Monday, December 5, 2011

transcribed interview with lois van baarle of / / /

KK: When did you receive your professional commission and how did your
client come into contact with you?
LVB: I've been doing commissions since 2003, so it's hard for me to think
of what my first professional one was. I did artwork for in 2007, that may be the first company that has
ever approached me for work. They saw my work online and wanted female
superhero versions of all of the horoscopes, so they emailed me.

KK: How do you come into contact with most of the clients you make work
for currently?
LVB: It's pretty much the same story as the previous question - the client
sees my work online and contacts me to make artwork via email. I have
gotten some of my work through people that I know (students or
teachers that I worked with at animation school), but all of the
clients that I don't have any kind of existing connection with contact
me via the internet based on artwork they've seen.

KK: What kind of work do you get asked to do the most?
LVB: I get asked to do illustration and design work most often, although
roughly half of the work I do is animation related. I decline a lot of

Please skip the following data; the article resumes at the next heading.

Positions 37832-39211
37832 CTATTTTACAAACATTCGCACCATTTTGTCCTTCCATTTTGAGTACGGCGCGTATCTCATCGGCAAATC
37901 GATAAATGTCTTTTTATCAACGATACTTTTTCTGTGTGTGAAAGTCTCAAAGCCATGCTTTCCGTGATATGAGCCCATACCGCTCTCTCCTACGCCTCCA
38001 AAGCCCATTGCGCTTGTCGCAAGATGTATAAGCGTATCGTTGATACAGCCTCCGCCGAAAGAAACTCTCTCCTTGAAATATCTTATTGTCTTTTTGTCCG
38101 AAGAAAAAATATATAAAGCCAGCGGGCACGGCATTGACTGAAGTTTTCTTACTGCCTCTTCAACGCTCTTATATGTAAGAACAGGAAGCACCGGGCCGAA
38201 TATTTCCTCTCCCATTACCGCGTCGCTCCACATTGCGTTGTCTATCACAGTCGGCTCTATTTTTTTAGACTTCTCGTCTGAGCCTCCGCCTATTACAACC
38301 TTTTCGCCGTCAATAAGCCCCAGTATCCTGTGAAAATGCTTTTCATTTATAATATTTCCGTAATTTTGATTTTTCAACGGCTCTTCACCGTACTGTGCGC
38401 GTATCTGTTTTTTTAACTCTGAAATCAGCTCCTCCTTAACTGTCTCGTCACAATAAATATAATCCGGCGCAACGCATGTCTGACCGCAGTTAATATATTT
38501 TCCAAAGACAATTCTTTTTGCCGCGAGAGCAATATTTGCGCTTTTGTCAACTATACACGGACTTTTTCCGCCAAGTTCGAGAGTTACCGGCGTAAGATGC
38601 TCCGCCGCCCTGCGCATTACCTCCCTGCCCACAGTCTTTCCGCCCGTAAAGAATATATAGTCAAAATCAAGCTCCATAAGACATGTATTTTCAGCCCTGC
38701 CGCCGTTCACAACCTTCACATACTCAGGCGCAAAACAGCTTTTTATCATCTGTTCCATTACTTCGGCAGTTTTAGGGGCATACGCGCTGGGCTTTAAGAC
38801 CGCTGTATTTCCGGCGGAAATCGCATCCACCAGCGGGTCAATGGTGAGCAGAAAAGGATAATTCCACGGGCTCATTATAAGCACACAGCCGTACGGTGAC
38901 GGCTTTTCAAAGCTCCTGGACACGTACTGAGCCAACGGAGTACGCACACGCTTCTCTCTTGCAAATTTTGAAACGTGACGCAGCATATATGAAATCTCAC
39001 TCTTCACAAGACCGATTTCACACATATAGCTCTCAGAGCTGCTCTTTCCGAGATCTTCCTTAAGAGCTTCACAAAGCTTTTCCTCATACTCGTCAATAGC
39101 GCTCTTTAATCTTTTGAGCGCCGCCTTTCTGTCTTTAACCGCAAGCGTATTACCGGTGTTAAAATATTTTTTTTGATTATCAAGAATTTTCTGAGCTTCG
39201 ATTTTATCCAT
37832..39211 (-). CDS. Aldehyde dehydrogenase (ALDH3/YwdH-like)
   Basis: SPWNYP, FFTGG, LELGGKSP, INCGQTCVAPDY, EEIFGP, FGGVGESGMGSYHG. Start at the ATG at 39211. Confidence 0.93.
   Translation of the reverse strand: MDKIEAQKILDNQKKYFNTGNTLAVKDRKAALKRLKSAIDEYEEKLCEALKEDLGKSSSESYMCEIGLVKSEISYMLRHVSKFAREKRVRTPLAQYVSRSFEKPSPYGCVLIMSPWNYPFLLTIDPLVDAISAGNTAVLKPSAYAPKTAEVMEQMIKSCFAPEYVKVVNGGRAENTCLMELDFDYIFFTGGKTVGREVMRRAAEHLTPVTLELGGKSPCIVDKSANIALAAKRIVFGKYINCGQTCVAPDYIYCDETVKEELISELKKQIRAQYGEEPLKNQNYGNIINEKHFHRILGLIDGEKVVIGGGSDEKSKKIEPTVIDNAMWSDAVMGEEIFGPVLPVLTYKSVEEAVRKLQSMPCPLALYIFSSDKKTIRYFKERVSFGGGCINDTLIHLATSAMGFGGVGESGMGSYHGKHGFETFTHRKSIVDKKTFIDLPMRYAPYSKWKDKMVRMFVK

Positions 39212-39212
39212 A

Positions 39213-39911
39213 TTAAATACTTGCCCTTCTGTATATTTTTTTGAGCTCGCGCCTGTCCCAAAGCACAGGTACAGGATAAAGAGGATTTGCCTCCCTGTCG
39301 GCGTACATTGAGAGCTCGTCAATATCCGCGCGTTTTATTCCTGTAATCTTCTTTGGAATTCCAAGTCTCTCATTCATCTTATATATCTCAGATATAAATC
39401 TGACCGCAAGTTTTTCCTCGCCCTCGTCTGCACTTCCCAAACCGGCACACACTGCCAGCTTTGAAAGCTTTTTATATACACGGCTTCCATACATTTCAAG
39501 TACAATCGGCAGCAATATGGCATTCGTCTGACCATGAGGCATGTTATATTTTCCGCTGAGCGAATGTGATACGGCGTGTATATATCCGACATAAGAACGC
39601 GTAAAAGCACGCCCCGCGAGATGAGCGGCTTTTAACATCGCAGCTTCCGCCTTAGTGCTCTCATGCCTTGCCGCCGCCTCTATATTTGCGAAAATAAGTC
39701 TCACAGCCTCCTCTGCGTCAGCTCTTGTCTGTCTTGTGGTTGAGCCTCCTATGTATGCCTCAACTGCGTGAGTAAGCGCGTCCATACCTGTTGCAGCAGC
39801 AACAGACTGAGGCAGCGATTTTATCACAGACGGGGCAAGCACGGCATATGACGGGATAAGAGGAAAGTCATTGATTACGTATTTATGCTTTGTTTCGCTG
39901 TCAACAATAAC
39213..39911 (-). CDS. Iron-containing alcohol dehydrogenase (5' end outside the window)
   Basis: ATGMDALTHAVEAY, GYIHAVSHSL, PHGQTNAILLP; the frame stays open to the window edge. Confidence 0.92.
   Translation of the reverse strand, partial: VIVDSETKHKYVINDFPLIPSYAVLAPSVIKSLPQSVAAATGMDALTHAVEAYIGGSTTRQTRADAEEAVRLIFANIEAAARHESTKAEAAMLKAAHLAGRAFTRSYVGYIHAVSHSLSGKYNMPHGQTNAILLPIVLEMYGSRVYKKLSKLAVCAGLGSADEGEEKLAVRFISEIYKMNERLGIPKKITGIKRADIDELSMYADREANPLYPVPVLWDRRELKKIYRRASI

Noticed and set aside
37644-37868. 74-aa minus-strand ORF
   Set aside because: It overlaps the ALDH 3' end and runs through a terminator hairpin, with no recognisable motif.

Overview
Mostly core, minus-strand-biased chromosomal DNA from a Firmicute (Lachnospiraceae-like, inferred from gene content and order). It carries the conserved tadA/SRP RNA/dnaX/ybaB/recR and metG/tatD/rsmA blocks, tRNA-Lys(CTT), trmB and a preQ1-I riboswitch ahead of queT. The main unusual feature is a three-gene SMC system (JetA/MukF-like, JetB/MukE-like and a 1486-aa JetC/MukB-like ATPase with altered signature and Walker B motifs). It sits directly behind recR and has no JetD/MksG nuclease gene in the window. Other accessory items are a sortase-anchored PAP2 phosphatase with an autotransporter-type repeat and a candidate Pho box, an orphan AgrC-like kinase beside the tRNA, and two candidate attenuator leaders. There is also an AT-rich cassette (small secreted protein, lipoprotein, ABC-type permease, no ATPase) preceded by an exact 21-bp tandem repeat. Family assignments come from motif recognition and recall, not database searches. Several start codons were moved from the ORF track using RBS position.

the offers I get for illustration work, which usually include artwork
of various kinds for games (concept art, backgrounds, characters, etc)
and logos or illustrations for promotional purposes.

KK: Do you have a preference of what kind of work you like doing the most?
poster design? website layouts? personal portraiture? etc?
LVB: I enjoy doing animation work the most, because it is more challenging
and involves bigger and longer projects. In terms of illustration
work, I enjoy doing things in my own style, such as recent work that I
did for an ice cream franchise in singapore. They wanted various ice
cream flavors personified as female characters in my painted style,
which is a lot of fun to do and of course I feel most comfortable
working that way.

KK: Do you mind doing commercial work, and is there a certain kind of
company that you'd never make work for?